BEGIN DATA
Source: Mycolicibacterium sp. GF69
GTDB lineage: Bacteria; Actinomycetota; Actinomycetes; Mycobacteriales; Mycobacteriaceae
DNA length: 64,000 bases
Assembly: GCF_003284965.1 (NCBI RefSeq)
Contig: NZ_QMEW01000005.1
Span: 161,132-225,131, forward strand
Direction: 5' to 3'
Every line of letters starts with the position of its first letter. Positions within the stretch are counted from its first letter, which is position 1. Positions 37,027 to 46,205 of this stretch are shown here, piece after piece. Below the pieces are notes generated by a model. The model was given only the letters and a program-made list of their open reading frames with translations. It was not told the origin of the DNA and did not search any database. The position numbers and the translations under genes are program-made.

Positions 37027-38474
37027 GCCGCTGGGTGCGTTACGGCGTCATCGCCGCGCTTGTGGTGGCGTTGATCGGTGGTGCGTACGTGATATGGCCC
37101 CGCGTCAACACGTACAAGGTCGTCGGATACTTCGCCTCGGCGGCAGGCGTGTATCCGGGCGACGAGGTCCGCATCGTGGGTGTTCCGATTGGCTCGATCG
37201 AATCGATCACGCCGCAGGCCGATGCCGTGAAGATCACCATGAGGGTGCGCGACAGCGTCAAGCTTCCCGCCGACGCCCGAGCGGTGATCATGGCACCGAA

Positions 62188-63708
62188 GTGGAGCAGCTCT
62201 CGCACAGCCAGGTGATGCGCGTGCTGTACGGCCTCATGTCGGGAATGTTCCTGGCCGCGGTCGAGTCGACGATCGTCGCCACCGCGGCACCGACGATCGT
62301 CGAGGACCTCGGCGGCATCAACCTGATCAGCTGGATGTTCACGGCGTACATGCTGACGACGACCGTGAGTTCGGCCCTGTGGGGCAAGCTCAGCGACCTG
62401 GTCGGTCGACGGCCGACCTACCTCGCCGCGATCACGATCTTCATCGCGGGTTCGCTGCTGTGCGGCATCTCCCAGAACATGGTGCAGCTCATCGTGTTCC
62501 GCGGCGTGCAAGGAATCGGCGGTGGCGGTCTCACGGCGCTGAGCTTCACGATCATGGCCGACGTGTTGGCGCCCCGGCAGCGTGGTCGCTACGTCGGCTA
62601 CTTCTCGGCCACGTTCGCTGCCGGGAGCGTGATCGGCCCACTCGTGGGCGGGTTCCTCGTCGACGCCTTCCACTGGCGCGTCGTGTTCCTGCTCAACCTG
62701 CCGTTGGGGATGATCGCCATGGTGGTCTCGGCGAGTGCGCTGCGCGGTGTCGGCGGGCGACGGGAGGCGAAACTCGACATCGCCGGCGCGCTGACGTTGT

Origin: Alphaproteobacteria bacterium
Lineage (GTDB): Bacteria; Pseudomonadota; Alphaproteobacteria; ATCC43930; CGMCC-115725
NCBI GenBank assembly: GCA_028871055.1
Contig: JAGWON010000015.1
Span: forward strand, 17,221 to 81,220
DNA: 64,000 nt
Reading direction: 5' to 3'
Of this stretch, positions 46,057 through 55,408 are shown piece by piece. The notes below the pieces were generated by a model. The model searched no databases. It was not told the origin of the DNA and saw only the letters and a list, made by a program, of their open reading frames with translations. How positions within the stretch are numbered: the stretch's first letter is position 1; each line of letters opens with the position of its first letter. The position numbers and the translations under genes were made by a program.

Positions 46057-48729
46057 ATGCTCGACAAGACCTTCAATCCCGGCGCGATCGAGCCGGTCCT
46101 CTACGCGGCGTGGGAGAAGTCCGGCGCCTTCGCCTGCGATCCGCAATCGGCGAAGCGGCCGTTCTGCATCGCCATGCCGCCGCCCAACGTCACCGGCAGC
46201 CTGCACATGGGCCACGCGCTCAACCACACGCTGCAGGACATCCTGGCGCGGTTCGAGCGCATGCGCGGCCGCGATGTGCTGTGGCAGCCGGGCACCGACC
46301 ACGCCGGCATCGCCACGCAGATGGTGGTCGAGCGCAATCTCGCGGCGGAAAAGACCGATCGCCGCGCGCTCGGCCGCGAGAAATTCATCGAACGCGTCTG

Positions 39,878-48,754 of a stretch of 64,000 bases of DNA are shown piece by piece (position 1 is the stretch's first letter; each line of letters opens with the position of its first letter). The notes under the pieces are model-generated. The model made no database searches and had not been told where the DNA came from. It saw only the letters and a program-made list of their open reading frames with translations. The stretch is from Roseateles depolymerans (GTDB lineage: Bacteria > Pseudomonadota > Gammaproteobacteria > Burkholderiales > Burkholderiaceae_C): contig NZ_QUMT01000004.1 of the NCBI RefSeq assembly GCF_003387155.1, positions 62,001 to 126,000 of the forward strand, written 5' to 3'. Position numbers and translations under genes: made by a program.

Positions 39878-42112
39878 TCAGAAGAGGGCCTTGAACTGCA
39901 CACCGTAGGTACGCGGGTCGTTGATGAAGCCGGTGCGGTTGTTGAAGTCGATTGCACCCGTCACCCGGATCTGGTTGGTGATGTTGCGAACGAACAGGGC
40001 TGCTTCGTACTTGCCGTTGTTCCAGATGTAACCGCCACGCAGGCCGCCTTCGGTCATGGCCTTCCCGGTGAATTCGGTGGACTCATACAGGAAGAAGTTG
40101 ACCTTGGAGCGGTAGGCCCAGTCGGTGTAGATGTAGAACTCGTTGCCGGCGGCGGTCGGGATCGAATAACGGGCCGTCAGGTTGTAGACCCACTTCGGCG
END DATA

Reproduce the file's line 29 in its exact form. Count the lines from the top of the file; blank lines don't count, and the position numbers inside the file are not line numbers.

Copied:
Positions 46057-48729